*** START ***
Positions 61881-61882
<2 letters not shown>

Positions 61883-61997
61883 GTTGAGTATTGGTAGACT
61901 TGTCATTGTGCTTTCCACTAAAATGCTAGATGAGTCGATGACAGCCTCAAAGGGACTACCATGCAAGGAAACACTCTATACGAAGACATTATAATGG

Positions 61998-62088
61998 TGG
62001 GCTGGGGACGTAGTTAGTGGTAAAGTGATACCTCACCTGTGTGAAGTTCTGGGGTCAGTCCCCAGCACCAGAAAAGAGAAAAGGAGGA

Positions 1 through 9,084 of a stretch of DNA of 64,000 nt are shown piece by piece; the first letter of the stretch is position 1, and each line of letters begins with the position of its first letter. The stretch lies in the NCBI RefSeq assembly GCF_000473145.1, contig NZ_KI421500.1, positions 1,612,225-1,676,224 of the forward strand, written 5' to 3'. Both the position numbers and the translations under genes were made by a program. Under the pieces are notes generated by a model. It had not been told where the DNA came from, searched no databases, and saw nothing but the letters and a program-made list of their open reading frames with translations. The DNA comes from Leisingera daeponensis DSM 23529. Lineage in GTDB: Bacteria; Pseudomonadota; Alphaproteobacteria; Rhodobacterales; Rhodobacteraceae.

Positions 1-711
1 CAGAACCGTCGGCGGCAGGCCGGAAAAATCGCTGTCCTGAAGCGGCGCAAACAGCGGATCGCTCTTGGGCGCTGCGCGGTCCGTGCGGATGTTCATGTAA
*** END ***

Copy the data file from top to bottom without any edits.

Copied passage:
Positions 61881-61882
<2 letters not shown>

Positions 61883-61997
61883 GTTGAGTATTGGTAGACT
61901 TGTCATTGTGCTTTCCACTAAAATGCTAGATGAGTCGATGACAGCCTCAAAGGGACTACCATGCAAGGAAACACTCTATACGAAGACATTATAATGG

Positions 61998-62088
61998 TGG
62001 GCTGGGGACGTAGTTAGTGGTAAAGTGATACCTCACCTGTGTGAAGTTCTGGGGTCAGTCCCCAGCACCAGAAAAGAGAAAAGGAGGA

Positions 1 through 9,084 of a stretch of DNA of 64,000 nt are shown piece by piece; the first letter of the stretch is position 1, and each line of letters begins with the position of its first letter. The stretch lies in the NCBI RefSeq assembly GCF_000473145.1, contig NZ_KI421500.1, positions 1,612,225-1,676,224 of the forward strand, written 5' to 3'. Both the position numbers and the translations under genes were made by a program. Under the pieces are notes generated by a model. It had not been told where the DNA came from, searched no databases, and saw nothing but the letters and a program-made list of their open reading frames with translations. The DNA comes from Leisingera daeponensis DSM 23529. Lineage in GTDB: Bacteria; Pseudomonadota; Alphaproteobacteria; Rhodobacterales; Rhodobacteraceae.

Positions 1-711
1 CAGAACCGTCGGCGGCAGGCCGGAAAAATCGCTGTCCTGAAGCGGCGCAAACAGCGGATCGCTCTTGGGCGCTGCGCGGTCCGTGCGGATGTTCATGTAA